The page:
A recently published map from KIG Analytics says it all. The mayor’s proposed property tax increase could not be more blatant. For the benefit of those from out of town: affluent areas of the city are getting property tax increases, everyone else is not.
The less fortunate of Chicago do not deserve to be turned into some sort of privileged underclass. There are responsibilities that come with buying a home. One of them is being prepared for possible future tax increases. Buying a home without being prepared means you may lose it. If a tax increase puts you in dire straits, even a large tax increase, it is possible that you bought more house than you really should have. I know what that is like. Right after college I bought a new car before I could really support the payments. A couple years later I had to sell it and downsize.
Shortly after that car situation someone tried to sell me a condo. I was living in a studio apartment at the time. The condo was a newly renovated one bedroom with a large living room, dining area and kitchen. I liked it. But the payment would have taken just about every last free penny in the budget. I had learned my lesson and declined the deal. Doing so meant sidestepping problems that hit many people as the Financial Crisis unfolded a few years later.
I do sympathize with the Mayor’s predicament. He is dealing with a lot of problems he did not create. Without analysis it is hard to say exactly who deserves the blame. But Richard Daley seems like a pretty good candidate. It seems he spent years spending money with little long-term planning. Leasing the city’s parking meters to a private company for seventy-five years is an example most can relate to. I personally would not want the hassles of holding any public office. So I am grateful anybody capable wanted to be Mayor of Chicago at this particular time.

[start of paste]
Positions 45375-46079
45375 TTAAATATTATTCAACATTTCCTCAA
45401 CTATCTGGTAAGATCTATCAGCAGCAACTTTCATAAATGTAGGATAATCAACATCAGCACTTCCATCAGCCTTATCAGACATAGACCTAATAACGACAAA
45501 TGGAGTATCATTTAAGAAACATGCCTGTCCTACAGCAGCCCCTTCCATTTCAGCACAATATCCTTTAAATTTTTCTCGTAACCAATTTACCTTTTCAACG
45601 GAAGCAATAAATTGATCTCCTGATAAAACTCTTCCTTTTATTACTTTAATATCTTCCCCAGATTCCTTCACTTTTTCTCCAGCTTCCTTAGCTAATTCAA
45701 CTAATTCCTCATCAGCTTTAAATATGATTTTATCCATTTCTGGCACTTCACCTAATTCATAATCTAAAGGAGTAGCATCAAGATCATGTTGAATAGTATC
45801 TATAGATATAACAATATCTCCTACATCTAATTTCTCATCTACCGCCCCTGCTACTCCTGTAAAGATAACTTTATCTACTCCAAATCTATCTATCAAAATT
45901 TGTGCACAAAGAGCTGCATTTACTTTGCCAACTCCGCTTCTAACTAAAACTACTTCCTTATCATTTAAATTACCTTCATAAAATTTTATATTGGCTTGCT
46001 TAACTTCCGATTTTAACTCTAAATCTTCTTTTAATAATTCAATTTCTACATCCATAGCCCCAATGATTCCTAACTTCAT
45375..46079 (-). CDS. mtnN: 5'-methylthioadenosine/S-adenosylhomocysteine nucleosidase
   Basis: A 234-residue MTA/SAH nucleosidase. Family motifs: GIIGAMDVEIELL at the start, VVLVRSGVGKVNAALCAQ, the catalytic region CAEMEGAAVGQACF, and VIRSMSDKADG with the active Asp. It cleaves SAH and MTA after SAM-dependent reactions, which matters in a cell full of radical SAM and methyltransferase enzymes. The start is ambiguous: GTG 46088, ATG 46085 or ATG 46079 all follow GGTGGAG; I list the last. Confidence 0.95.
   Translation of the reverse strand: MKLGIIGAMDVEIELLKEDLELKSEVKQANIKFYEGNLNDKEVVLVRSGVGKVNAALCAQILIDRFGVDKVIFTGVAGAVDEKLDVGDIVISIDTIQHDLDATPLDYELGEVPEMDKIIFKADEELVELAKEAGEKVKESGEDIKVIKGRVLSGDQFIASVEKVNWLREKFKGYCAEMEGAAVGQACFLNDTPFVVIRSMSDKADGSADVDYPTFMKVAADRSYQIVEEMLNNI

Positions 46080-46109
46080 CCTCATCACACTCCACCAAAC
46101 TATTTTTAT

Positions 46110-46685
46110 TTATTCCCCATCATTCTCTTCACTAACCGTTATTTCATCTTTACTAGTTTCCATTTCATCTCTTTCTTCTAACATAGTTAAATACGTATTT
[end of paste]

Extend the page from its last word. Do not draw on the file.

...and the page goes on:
Most residents probably are not going to leave the city. People protest whenever something like this happens at the top of their lungs. But usually they settle down and realize it is not worth the trouble to move. Anyone with significant political experience must realize this.
But there are limits. Remember when a fleet of SUV drivers ruled Chicago? Back around the year 2000, when regular gas was roughly $1.50 a gallon, driving a standard size car felt like traveling through a canyon. Once gas prices doubled many of those SUVs disappeared. Where the limits of pain are in any situation can only be estimated. But we have been under pressure lately. The other day I bought an $11.00 item at Home Depot. It was shocking to see the price shoot over twelve dollars after tax was added in. At some point people will start to leave the city if things get too difficult.
In the end this proposal probably comes down to political gamesmanship. Governor Bruce Rauner has come out against the plan, which seemingly guarantees it is dead in the water. If the plan does get struck down in Springfield Rahm Emmanuel can say to the less fortunate, “see I tried to protect you. Now we have to raise your taxes too.” If this is the case I understand the necessity of such action in politics. I even respect it, at least to some extent, as a good move.
On the other hand he may seriously believe in this plan. In that case I suggest the decision-making paradigm seriously needs to be re-examined.
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